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Access these online resources for additional instruction and practice with exponential functions.
definition of the exponential function | $f(x)={b}^{x}\text{,where}b0,b\ne 1$ |
definition of exponential growth | $f(x)=a{b}^{x},\text{where}a0,b0,b\ne 1$ |
compound interest formula | $\begin{array}{l}A(t)=P{\left(1+\frac{r}{n}\right)}^{nt},\text{where}\hfill \\ A(t)\text{istheaccountvalueattime}t\hfill \\ t\text{isthenumberofyears}\hfill \\ P\text{istheinitialinvestment,oftencalledtheprincipal}\hfill \\ r\text{istheannualpercentagerate(APR),ornominalrate}\hfill \\ n\text{isthenumberofcompoundingperiodsinoneyear}\hfill \end{array}$ |
continuous growth formula |
$A(t)=a{e}^{rt},\text{where}$
$t$ is the number of unit time periods of growth $a$ is the starting amount (in the continuous compounding formula a is replaced with P, the principal) $e$ is the mathematical constant, $\text{}e\approx 2.718282$ |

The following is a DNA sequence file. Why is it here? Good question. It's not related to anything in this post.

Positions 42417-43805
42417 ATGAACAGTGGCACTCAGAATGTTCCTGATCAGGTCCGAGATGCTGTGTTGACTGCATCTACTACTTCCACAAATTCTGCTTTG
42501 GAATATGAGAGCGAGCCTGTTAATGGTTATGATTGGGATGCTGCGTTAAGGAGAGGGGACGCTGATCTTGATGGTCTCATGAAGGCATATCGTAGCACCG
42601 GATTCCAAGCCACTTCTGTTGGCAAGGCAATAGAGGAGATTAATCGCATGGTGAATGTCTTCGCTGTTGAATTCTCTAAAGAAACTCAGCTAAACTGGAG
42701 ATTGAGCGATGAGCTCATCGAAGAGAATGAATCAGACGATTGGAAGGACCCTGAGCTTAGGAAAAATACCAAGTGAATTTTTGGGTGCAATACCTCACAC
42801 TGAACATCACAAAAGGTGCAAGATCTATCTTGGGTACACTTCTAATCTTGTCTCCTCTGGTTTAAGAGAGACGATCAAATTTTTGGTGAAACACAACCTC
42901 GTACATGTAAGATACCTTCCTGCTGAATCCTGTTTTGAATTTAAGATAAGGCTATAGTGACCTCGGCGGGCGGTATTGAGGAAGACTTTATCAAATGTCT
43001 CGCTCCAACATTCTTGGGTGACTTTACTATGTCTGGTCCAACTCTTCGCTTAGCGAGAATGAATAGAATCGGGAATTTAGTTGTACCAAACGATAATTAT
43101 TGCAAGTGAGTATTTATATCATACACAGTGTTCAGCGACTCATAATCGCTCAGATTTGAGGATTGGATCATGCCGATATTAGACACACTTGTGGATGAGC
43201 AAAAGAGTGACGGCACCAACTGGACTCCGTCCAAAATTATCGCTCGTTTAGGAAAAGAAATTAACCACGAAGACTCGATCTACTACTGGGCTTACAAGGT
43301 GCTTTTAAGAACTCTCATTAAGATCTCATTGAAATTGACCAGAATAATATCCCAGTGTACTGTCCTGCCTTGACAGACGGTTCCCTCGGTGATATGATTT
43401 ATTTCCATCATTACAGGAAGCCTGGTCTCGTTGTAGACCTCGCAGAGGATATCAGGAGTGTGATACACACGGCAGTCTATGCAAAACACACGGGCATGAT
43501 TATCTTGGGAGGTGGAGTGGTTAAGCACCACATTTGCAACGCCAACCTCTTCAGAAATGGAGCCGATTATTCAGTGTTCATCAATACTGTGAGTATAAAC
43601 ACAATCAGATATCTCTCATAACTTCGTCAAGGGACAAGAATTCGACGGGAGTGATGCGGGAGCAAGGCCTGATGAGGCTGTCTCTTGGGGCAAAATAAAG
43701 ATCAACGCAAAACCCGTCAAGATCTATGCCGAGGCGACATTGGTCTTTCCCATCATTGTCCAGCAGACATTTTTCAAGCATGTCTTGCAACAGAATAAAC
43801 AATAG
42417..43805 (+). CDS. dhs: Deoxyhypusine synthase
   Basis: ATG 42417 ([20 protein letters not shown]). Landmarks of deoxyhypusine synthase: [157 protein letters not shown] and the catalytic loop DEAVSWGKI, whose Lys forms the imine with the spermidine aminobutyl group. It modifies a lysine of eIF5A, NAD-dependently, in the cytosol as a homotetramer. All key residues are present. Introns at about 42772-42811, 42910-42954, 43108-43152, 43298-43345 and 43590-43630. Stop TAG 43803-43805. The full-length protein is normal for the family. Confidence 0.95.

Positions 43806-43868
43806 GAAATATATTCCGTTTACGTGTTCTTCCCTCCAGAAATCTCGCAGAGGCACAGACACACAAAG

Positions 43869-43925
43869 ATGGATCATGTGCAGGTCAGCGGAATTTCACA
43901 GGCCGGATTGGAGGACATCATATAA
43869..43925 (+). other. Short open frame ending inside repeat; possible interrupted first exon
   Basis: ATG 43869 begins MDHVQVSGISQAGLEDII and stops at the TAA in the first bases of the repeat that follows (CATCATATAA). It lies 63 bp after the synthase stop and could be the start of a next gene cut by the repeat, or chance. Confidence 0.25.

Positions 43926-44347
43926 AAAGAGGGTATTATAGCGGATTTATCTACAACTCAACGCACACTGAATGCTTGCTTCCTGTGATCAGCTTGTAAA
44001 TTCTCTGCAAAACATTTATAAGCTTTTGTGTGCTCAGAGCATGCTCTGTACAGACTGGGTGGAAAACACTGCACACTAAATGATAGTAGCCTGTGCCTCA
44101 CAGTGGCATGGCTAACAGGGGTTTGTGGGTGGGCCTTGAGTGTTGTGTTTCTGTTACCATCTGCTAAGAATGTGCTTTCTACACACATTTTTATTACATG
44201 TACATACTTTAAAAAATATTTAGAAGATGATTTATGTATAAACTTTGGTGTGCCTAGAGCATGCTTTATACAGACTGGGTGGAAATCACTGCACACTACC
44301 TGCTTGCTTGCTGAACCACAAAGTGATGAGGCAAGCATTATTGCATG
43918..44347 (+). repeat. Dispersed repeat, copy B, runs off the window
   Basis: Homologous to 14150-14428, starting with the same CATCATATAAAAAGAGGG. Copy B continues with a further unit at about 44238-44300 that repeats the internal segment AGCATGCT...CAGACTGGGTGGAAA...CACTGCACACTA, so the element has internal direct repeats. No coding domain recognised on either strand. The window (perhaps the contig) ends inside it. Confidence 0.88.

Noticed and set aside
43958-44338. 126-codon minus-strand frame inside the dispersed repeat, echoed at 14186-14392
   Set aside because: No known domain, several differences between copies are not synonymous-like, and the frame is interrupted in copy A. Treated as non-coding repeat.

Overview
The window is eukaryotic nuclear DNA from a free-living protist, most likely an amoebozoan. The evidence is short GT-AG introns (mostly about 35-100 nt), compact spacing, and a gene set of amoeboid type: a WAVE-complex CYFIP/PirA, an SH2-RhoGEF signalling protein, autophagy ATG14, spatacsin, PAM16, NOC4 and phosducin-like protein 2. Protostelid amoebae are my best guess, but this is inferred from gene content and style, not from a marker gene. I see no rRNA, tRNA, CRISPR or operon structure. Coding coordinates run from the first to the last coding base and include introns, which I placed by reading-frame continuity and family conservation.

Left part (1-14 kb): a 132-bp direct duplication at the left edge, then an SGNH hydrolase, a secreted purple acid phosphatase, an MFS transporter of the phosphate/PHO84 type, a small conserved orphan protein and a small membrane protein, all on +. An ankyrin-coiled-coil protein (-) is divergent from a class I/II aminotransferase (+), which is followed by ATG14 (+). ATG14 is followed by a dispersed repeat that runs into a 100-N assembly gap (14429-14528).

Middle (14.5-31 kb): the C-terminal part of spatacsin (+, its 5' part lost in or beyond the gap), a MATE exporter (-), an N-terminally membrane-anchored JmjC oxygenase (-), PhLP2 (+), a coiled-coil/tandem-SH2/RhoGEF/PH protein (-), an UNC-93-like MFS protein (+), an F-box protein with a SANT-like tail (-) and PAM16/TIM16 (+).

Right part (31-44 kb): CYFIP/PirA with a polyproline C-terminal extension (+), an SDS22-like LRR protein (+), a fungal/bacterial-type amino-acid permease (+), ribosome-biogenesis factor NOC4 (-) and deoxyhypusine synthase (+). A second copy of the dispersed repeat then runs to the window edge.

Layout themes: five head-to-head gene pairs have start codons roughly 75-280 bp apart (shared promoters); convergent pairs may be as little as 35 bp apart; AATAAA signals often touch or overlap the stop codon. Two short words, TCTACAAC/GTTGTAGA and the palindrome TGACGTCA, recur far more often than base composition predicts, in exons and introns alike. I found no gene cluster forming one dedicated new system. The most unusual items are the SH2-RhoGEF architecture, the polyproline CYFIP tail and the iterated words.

Explain why the values of an increasing exponential function will eventually overtake the values of an increasing linear function.
Linear functions have a constant rate of change. Exponential functions increase based on a percent of the original.
Given a formula for an exponential function, is it possible to determine whether the function grows or decays exponentially just by looking at the formula? Explain.
The Oxford Dictionary defines the word nominal as a value that is “stated or expressed but not necessarily corresponding exactly to the real value.” Oxford Dictionary. http://oxforddictionaries.com/us/definition/american_english/nomina. Develop a reasonable argument for why the term nominal rate is used to describe the annual percentage rate of an investment account that compounds interest.
When interest is compounded, the percentage of interest earned to principal ends up being greater than the annual percentage rate for the investment account. Thus, the annual percentage rate does not necessarily correspond to the real interest earned, which is the very definition of nominal .
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